I hate to pull out the ?I?ve been there? argument but, well, I?ve been to countries that have Sharia law. There you will find many, many people who lead more secular lives than the average American. Most of them, actually.

That’s interesting to know. Conventional wisdom is that Islam needs to have its Reformation, in part to separate church and state. Your observation is that that has already happened in actual practice in the places you have visited. In those places there won’t be any internal pressure for a Reformation, but do you think the Muslim world as a whole is still in need of such a radical change?

#18 Dan Bielinski
April/28/2010
@ 8:51 am

mercy…

#19 August J. Pollak
April/28/2010
@ 9:15 am

Conventional wisdom is that Islam needs to have its Reformation, in part to separate church and state.

I don’t understand this statement. “Conventional wisdom?” Whose?

There are about 40 or so other majority-Muslim countries that are not Iran or Saudi Arabia. Most of them do not enforce a state religion and many are fully secular. To say Islam as a singular entity needs “reformation” as if it’s flawed any more or less than any other religion is woefully dismissive.

Sorry, but “conventional wisdom” sounds like “some people say…” and is equally disingenuous.

#20 Tom Wood
April/28/2010
@ 9:49 am

Google ‘Islamic Reformation’ or any version of the term. Heck, just type in ‘islamic refor’ and Google will suggest lots of terms that are common searches. The discussion has been out there for a long time.

#21 Derf Backderf
April/28/2010
@ 12:44 pm

It’s more fun to draw cartoons about Catholics anyways.

#22 Ted Rall
April/28/2010
@ 2:26 pm

I think most Muslims, from radical to secular, would say that what Islam needs is a restoration of the caliphate. When it was abolished in (I think 1920?), Islam lost its equivalent of a Pope: a guiding centralized authority recognized by all Muslims as able to rule on doctrinal disputes.

#23 Dave Stephens
April/28/2010
@ 4:09 pm

So, in the past, the caliphate was able to say to the nutters, “Lay down your stones – that’s wrong!” It may not be a “Reformation,” but it’s obviously needed. And I’ve always thought most Muslims agreed. However, with Sharia law, there is not a lot of voting going on in that 200 million plus with Sharia law. Sharia Law and dictatorships have a lot in common.

#24 Tom Pappalardo
April/28/2010
@ 8:46 pm

Anyone know how old she is? I would cut her some slack if she was young and felt like she was in over her head.

#25 Ted Rall
April/29/2010
@ 7:20 am

Actually, Sharia law is kind of the opposite of dictatorship. There’s no Constitution. The Koran IS the Constitution. When a religious text needs to be interpreted into laws and rulings, there’s a lot of leeway…that’s one of the things local rulers like about Sharia. It lets them say Sharia is whatever they want it to be. For example, “honor killings” in Pakistan are deemed to be part of Sharia, whereas most religious scholars believe they violate the Koran. In fact, they are a local tribal tradition.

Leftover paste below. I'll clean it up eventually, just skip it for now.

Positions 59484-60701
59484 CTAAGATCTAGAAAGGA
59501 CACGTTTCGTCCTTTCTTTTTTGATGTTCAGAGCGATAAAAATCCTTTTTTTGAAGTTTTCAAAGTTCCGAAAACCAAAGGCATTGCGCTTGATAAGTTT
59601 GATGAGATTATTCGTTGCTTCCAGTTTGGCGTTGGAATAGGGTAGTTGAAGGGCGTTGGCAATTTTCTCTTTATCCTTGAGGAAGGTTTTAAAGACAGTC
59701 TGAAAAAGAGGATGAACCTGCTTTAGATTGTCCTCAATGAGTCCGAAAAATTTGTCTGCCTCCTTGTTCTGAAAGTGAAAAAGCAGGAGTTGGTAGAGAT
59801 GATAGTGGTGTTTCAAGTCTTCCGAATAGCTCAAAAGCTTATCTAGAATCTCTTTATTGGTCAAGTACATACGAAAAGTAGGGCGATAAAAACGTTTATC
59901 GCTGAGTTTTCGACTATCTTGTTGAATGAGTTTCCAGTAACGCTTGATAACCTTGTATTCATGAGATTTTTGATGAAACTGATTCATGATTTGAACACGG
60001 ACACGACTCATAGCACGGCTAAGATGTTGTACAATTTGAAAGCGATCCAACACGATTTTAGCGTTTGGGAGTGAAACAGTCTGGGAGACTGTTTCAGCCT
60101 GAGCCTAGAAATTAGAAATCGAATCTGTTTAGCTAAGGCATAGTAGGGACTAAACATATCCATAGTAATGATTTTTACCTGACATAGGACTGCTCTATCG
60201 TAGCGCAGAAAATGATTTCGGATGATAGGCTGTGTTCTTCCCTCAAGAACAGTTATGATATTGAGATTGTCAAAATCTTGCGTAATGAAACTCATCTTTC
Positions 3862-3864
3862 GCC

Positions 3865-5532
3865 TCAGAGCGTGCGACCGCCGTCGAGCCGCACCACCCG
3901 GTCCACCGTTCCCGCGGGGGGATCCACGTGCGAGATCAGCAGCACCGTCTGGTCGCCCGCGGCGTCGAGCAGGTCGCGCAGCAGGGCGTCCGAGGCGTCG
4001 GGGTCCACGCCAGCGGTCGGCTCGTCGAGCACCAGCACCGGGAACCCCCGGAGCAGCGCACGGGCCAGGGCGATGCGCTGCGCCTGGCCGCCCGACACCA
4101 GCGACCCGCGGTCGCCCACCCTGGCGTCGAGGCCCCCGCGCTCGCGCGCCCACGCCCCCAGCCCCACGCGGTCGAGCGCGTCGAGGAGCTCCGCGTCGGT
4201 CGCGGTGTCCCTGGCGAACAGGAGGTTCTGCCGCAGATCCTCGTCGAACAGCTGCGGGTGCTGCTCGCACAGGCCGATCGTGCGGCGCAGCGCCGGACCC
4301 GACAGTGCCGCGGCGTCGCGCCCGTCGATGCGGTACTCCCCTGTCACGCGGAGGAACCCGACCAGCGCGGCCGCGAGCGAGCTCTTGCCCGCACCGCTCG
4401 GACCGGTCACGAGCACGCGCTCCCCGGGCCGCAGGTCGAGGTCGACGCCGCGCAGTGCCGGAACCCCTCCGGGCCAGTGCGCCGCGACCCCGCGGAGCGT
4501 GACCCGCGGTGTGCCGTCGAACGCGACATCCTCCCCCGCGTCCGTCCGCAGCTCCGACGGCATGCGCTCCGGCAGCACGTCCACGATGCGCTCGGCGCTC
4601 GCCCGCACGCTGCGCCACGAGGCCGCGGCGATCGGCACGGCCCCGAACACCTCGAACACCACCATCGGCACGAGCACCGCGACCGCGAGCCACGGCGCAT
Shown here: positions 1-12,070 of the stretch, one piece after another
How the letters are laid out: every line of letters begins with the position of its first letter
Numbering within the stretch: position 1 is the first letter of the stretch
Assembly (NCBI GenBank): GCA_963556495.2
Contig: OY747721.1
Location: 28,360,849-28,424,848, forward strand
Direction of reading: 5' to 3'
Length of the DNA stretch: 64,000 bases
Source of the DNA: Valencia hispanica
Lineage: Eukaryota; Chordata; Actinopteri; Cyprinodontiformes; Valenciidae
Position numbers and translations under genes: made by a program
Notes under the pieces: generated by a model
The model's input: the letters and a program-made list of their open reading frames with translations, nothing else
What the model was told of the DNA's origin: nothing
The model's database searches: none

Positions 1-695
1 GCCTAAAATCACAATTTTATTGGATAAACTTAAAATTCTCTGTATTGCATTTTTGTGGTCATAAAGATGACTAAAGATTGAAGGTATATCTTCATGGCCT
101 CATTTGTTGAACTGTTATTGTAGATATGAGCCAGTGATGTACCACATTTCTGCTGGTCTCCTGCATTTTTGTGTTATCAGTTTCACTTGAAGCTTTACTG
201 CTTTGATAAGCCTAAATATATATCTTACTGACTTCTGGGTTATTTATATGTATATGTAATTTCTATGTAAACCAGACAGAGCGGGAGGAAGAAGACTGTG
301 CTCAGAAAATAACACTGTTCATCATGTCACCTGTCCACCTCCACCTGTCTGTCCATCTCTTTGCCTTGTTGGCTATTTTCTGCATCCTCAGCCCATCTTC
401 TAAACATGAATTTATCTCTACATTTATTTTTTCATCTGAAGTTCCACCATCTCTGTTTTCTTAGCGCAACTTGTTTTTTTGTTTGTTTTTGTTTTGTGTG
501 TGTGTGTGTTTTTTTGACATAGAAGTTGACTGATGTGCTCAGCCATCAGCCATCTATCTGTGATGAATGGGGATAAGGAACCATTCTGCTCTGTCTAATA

Anyway, dictatorship is bad and Sharia is bad but they are not the same.

#26 brent childerhose
April/29/2010
@ 8:49 am

i’m scared of religion across the board — and way more muslims were killed by george bush’s acts of faith than they ever killed of us. that said, i’m about to type what may or may not be a winking mohammed: ;)

#27 Bill Hinds
April/29/2010
@ 9:17 am

Ted Rall may know the answer to this.
Aren’t Muslims not allowed to depict Mohammed?
Christianity has a long history of depicting Jesus and God, so it’s no big deal.
I have no problem with respecting the Muslims belief about that, even without the threat of my head being lopped off.
I’m against stoning, of course.
Actually I’m against all capital punishment?unless someone harms my family. Then they’re dead.

#28 JP Trostle
April/29/2010
@ 11:19 am

> Islam needs to have its Reformation

Sure, why not — it worked SO well for Christianity. And smoothly to boot!

#29 Ted Rall
April/29/2010
@ 1:28 pm

@Bill: “Ted Rall may know the answer to this.
Aren?t Muslims not allowed to depict Mohammed?
Christianity has a long history of depicting Jesus and God, so it?s no big deal.”

Well, there was the small matter of the iconoclastic controversy in Eastern Orthodoxy. But anyway…

Generally, yes, Muslims disapprove of any drawn or painted image of the Prophet. It doesn’t matter if a non-Muslim artist does it. More precisely, it depends. Many secular Muslims don’t care, many others disapprove but wouldn’t go so far as to punish someone who violated this stricture. And of course fundamentalists feel differently. There are hundreds of stripe of Muslims, as there are of Christians.